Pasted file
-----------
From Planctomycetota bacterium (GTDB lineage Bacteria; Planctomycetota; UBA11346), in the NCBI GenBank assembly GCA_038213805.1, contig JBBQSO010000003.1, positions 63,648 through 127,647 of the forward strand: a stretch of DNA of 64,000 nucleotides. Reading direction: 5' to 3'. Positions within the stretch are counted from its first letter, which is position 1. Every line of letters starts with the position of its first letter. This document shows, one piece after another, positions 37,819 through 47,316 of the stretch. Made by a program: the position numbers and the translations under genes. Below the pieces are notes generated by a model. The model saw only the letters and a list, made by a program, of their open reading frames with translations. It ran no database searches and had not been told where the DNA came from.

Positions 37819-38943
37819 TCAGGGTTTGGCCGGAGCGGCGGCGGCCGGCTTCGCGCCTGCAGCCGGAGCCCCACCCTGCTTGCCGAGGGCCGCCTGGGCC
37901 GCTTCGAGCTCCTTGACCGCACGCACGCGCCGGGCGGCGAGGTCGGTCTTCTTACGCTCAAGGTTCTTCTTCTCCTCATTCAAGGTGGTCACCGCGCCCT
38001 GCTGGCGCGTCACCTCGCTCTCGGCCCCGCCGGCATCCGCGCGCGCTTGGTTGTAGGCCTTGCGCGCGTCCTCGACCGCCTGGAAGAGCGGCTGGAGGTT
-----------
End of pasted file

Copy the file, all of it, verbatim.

From Planctomycetota bacterium (GTDB lineage Bacteria; Planctomycetota; UBA11346), in the NCBI GenBank assembly GCA_038213805.1, contig JBBQSO010000003.1, positions 63,648 through 127,647 of the forward strand: a stretch of DNA of 64,000 nucleotides. Reading direction: 5' to 3'. Positions within the stretch are counted from its first letter, which is position 1. Every line of letters starts with the position of its first letter. This document shows, one piece after another, positions 37,819 through 47,316 of the stretch. Made by a program: the position numbers and the translations under genes. Below the pieces are notes generated by a model. The model saw only the letters and a list, made by a program, of their open reading frames with translations. It ran no database searches and had not been told where the DNA came from.

Positions 37819-38943
37819 TCAGGGTTTGGCCGGAGCGGCGGCGGCCGGCTTCGCGCCTGCAGCCGGAGCCCCACCCTGCTTGCCGAGGGCCGCCTGGGCC
37901 GCTTCGAGCTCCTTGACCGCACGCACGCGCCGGGCGGCGAGGTCGGTCTTCTTACGCTCAAGGTTCTTCTTCTCCTCATTCAAGGTGGTCACCGCGCCCT
38001 GCTGGCGCGTCACCTCGCTCTCGGCCCCGCCGGCATCCGCGCGCGCTTGGTTGTAGGCCTTGCGCGCGTCCTCGACCGCCTGGAAGAGCGGCTGGAGGTT